Jenkins estimated staff costs for the recreation center at $131,000 a year — $36,000 for a manager, $45,000 for 2.5 desk service personnel, and $30,000 for janitorial staff.

Overhead expenses in addition to the personnel costs would be $45,000 a year — $27,500 for electricity, $4,000 for water, $1,500 for gas, and $12,000 miscellaneous.

The total for personnel and overhead expenses would be $176,000 a year, or $14,666 a month.

Hashmi proposed monthly membership fees on a scale similar to this:

  • city resident, $15
  • city resident-family, $25
  • non-city resident, $25
  • non-city resident-family, $40
  • city employee, $5
  • city employee-family, $10
  • daily use charge for non-members, $5

“At 2,000 members, we could be looking at $30,000 a month,” Jenkins said.

Another $5,000 a month in other income could come from local schools and churches for meeting space; training classes; and rental to local schools for their swimming teams, Jenkins said.

The mayor said he understands about 40 PJC students a day have been using the center.

Hashmi said City of Paris staff have inspected the building and are satisfied it could be brought up to the city’s requirements.

The mayor said there are some issues that have to be resolved. “but we didn’t really want to pursue this without the council’s approval on this.”

Among other things, a restricted covenant was in force for the sale to PJC, because of concern about monthly use fees that might draw customers away from Paris Fitness and Aquatic’s facility at Stillhouse Road, just east of PRMC. Some months before the sale to PJC, PF&A shut down Aerofit and moved all its operations to the north campus.

“We would need to make sure that the restrictive covenant does not apply to us,” Hashmi said.

There also is a clause in PJC’s purchase giving PF&A first right of refusal should the college decide to sell the property, the mayor said.

“If the council feels that this is a valuable or feasible thought, the next step is we should discuss with the property owner the price and go from there.”

Here are the responses of each council member to the Aerofit proposal:

District 6 Councilwoman Cleonne Drake: “Just on paper, it looks good. Having just seen this for the first time tonight, I think there are a lot more things we need to look at in greater detail. I agree it would be great for Paris to have something like this, because when businesses are looking into coming to Paris, they look at things like this. And also for our youth to have somewhere to come. The Boys Club is about the only thing they have right now that they can go to if they’re not involved in activities at school or at churches. I think there’s a need for this. I just think we need to digest it and really look at it and what the possibilities are.”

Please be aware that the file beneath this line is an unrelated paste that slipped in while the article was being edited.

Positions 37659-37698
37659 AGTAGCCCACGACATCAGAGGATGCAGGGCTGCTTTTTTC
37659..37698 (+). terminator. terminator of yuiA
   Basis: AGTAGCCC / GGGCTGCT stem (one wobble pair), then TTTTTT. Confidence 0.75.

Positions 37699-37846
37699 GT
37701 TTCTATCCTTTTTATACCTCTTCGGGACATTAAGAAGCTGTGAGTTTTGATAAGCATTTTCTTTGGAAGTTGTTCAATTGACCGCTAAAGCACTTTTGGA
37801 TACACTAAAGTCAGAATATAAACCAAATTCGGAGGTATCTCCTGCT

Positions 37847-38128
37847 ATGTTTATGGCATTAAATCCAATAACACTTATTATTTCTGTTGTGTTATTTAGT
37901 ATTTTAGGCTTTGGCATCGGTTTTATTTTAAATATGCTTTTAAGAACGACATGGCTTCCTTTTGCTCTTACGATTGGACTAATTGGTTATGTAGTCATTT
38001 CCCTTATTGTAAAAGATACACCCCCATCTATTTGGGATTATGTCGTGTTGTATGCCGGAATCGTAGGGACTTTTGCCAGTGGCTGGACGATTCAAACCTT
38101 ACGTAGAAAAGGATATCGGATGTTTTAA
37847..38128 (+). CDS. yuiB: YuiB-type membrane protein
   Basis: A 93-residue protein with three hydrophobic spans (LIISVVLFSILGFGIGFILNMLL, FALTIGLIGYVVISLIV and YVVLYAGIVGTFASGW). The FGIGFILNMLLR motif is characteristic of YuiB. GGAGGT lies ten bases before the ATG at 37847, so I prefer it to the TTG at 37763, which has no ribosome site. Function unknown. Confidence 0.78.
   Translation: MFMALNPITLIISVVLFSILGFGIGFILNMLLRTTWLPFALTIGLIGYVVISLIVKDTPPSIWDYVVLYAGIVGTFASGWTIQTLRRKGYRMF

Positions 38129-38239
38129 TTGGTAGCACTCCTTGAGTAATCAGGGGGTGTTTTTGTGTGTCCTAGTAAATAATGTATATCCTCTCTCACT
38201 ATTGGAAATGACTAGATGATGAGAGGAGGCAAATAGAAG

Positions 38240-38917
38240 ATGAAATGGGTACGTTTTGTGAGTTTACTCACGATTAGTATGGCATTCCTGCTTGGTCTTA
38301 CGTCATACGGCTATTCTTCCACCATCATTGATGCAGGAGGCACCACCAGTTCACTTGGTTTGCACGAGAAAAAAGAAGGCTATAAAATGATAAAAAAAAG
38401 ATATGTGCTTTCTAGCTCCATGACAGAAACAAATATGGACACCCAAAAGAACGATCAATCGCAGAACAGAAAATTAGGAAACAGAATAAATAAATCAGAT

District 5 Councilman Matt Frierson: “I appreciate the presentation, but there’s some detail I would have to see as far as maintenance of the facility. I think it is a big concern that two organizations had this facility and they either got rid of it or are contemplating doing so. Certainly we want to make sure we are doing all we can for the youth and others who want to utilize it, and I can see the benefit, but I would like to have much more concrete numbers. The land that the city pool is situated on, is it deed-restricted at any point, for what we can or cannot do with it?”

District 4 Councilman Dr. Richard Grossnickle: “I think it’s an excellent idea. It certainly has the potential to do what we all in the city voted as the No. 1 request on the parks wish list, which was a recreation center. It may not be the ideal one, but it would be a very nice addition to the city. As Mr. Frierson pointed out, I hope there’s no obvious foundation cracks or serious problems with the building. Also, when this was put up for sale (two years ago), that there were restrictive covenants. The city made a few inquiries about it, and I believe (the seller) didn’t want the city to own something that would charge memberships and would take away from the facility on the north campus. Those covenants, did they transfer when PJC bought it? Will they transfer if PJC sells it?┬áIf all these things can be sorted out, I’d be willing to consider it, certainly.”

District 2 Councilwoman Sue Lancaster: “I think it’s a really good step for fulfilling what the citizens said in that study. We need a rec center. We need a place for our kids to go and be able to play basketball, or swim, or do any of those type things. I really like that the pool is enclosed, to get more use of it during the year. We’ve got a lot of kids that have time on their hands and we need some place for them to go. I just think it’s a win-win. Gosh, where can you get a $2-to-$3 million facility for that amount of money?”

District 3 Councilman John Wright: “I think the need is definitely there for such a facility. There are some things that we need to find out. It would be helpful if we could ascertain the amount we could get for the property on the loop without obligating to sell it. It would also be helpful to look at what the utility cost would be there.”

District 1 Councilman Aaron Jenkins: “I think it would be a good idea for the City of Paris to have a rec center, not only for the youth but of course for the middle people and the older.”

District 7 Councilman Dr. AJ Hashmi: “Aesthetically, it’s not very pretty inside, and it will require some renovation before you would say this is some place you want to go, but it has a basketball court, racquet ball courts, the large indoor pool. I think we do need a rec center. I think it’s a good idea. Certainly this is cheaper than what we can ever build, so I am in favor of it. The facility has been run differently by PJC than how the city would run it. It is perfectly functional right now, but not conducive to having one or two thousand members, and so it requires some work. The number of students who utilize it is about 40 a day, something like that. One thing I’d like to point out is that the pool is used by the schools’ swimming teams, and they pay for that. It can be used by churches, because there is plenty of space.”

By Charles Richards, eParisExtra